Monday November 4, 2002 Homily by Fr. Robert Altier  Thirty-first Week in Ordinary Time

 

Reading (Philippians 2:1-4) Gospel (St. Luke 14:12-14)

 

          Saint Paul, in the first reading today from his Letter to the Philippians, tells us that we should never do anything out of selfishness or vainglory. But rather, he tells us that if we are in Christ – that is, if there is any encouragement in being members of Christ, if there is any solace that is ours because of love, if there is any participation that we have in the Holy Spirit, and if there is any compassion in mercy, all of which, clearly, there is because that is what fills us – then “complete my joy by being of the same mind, with the same love, united in heart, with one thinking.” That is what he wanted for the people who were his followers: to be united in Christ, to be united in truth with one mind, to be united in love with one heart. That is what our goal is supposed to be, not to be divided and split up and bickering and all the other things, but simply to love.

 

He goes on, then, to say, “Regard others as being more important than yourself.” Now that is something that is totally contrary to our fallen nature. Our sinfulness and our pride make us want to think that we are more important than everyone else. And we like to judge. We make sure that we compare ourselves to everyone and what we are really doing is looking for their weaknesses. Even if they have a position which is far more important than ours or whatever it might be, we find their weaknesses and then we judge ourselves – at least in that area – to be better than the other person. So then we can feel pretty good about ourselves, but in fact all that it does is drive us down further.

 

The Scriptures tell us that we need to be humble. “Do nothing out of pride or out of vainglory,” Saint Paul says, “rather, be humble and think of others as greater than yourself.” That takes a lot of prayer and it takes a lot of grace. It is not something we are going to be able to do on our own. We have to cooperate, certainly. We can put ourselves into the proper disposition to receive the grace, we can desire the humility; but it is not something that is just simply going to come to us naturally because we have decided that we want to be humble – just the opposite. In fact, most of us, if we even began to be a little bit humble, would be so proud of our humility that it would destroy it anyway.

 

 So we need to make sure that we are praying for humility, and then we need to brace ourselves because humility, as I have said to you many times, comes through humiliation. And none of us likes to be humiliated, therefore, most of us do not want to ask for humility because we do not want to do what would be required to get it. But if we put it in God’s hands and we trust Him and we know that God is love and He will do only what is the very best and He desires only what is the very best, then we have nothing to fear. If God puts us into a situation where we are going to be totally humiliated and dragged through the mud, somehow that must have been what was going to be the best for us. If we would have had any humility at all, we would not have needed that; but because our pride is so incredible, that was the only way we were going to be able to have even the slightest hope of breaking that shell that we built around us. And so God knows what we needed. If all we need is a little bit, that is what He will provide. Most of us, if we need a jackhammer to break through the pride, that is what He is going to provide. It just depends on what is necessary – and He will do whatever is necessary.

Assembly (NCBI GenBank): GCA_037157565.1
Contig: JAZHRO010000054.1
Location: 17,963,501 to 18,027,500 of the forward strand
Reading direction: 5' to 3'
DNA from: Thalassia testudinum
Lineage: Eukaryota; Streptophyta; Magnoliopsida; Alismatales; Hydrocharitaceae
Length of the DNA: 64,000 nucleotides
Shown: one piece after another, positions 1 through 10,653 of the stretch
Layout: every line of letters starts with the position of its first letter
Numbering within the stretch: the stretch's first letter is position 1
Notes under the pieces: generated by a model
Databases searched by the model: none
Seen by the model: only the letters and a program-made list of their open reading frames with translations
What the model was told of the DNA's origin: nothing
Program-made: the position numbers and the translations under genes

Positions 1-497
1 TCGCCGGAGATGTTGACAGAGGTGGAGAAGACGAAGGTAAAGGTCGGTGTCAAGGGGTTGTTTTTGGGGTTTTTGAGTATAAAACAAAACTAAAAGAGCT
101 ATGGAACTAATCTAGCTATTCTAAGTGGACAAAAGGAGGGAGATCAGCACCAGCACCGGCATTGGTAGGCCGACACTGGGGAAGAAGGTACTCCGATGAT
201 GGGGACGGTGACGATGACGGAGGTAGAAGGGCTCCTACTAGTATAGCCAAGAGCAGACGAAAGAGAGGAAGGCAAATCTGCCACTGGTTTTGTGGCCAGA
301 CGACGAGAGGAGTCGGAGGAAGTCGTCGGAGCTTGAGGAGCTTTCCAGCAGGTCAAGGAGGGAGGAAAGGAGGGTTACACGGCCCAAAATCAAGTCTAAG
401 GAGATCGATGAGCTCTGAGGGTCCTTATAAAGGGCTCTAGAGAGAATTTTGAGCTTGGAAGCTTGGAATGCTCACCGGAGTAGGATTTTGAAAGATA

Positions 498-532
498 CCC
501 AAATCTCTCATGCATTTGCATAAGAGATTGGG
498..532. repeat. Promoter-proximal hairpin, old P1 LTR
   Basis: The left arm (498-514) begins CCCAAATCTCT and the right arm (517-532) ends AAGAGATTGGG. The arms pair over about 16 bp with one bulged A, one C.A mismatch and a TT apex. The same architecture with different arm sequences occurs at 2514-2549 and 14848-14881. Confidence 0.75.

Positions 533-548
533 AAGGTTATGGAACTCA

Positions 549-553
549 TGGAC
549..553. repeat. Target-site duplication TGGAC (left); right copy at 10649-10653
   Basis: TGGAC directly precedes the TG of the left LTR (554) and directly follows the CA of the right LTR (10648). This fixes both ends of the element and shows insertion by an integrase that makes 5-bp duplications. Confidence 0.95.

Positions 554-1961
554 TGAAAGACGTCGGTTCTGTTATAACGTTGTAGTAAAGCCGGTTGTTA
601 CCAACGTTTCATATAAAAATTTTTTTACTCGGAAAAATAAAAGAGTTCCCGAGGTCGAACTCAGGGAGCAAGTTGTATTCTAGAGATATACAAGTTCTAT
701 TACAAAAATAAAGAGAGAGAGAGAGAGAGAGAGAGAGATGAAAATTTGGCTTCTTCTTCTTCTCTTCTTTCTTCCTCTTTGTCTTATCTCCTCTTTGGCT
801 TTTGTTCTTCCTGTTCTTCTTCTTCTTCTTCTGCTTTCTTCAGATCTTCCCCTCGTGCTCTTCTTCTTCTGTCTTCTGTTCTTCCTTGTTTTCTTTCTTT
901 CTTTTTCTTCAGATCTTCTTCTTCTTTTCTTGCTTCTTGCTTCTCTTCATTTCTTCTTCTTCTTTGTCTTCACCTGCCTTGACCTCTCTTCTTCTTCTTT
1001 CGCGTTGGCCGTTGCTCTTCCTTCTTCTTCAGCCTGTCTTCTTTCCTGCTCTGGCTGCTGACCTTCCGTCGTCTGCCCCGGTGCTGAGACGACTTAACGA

And so when we look at that point of considering ourselves as being less than others or others being greater than ourselves, then we see what Our Lord is asking of us in the Gospel. It is, again, that service to others, not looking for anything in return. He says, “If you give a dinner, do not invite the people that you expect repayment from, but invite the people you do not expect repayment from.” In other words, do charity for those from whom you do not expect anything back because that is where real charity is going to be found. Even if it is the people right in your own family or your best friends or whoever it may be, charity is giving without expecting anything in return. It is simply giving. That is what it has to be about.

 

If, in fact, we are in Christ, we are loving, we are participating in the Spirit, we know the compassion of God’s mercy, then we need to practice it by being humble and by being charitable because that is the way Jesus was. Each one of us, as members of Christ, are to continue His life, to allow Him to live in us and through us, which means that His humility and His charity – which are the two hallmarks of Christ and the two pillars of the spiritual life – must be found in us in a profound manner. That is what the Lord is going to be looking for in us on Judgment Day. He does not want pride and He does not want selfishness. He wants humility and He wants charity; neither of those is going to come to us easily or naturally. We need to pray for it. We need to cooperate with it. And we need to have a true desire for it: to be able to put ourselves beneath others and allow Our Lord to do whatever it is going to take to get us to the point of being conformed to His Son in humility and in charity.

 

*  This text was transcribed from the audio recording of a homily by Father Robert Altier with minimal editing.